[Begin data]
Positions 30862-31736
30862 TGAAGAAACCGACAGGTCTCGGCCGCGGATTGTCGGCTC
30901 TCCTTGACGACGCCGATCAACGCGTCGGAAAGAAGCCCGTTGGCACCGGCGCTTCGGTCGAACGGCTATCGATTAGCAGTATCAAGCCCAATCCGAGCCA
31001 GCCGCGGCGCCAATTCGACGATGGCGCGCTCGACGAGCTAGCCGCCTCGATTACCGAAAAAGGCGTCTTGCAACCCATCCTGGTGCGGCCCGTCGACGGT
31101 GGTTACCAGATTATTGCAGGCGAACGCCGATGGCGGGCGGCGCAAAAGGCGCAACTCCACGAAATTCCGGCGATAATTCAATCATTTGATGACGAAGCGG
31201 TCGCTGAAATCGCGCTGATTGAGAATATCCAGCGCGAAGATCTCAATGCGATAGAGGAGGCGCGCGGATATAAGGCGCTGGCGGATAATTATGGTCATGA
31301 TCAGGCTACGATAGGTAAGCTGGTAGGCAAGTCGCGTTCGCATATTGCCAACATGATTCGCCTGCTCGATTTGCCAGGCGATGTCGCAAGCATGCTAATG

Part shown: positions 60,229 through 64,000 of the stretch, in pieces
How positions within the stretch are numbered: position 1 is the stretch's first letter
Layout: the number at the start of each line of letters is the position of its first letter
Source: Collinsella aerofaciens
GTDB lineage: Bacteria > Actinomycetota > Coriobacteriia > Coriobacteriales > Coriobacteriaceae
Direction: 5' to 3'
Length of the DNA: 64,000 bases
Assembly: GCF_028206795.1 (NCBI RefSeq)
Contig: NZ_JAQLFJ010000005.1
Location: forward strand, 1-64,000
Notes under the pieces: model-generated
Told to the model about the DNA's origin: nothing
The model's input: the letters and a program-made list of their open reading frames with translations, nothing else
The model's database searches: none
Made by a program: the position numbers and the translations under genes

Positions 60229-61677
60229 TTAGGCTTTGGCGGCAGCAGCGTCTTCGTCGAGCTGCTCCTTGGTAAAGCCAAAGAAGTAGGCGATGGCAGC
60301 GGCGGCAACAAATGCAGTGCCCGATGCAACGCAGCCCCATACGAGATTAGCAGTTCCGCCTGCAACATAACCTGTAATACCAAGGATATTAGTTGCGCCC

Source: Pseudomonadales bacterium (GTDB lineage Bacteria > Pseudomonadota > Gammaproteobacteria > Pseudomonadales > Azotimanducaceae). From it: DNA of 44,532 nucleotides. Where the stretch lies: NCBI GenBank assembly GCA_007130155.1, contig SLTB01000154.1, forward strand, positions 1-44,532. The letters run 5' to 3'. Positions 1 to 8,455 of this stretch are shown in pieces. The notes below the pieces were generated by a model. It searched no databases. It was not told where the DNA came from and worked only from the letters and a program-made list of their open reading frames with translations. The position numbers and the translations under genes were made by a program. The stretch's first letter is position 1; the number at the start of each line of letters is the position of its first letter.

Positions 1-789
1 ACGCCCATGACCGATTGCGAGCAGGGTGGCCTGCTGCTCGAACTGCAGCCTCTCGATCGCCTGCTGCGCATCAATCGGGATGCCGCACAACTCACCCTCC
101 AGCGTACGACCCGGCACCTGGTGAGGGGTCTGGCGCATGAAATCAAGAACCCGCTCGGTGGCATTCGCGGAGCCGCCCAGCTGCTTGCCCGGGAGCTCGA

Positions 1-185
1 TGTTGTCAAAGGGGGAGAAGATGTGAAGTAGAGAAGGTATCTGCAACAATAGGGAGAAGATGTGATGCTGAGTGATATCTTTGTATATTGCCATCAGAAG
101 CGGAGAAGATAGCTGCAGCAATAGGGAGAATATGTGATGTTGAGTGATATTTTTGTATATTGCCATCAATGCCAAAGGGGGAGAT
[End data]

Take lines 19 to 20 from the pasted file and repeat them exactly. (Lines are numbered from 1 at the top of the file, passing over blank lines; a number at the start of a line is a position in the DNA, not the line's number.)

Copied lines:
Told to the model about the DNA's origin: nothing
The model's input: the letters and a program-made list of their open reading frames with translations, nothing else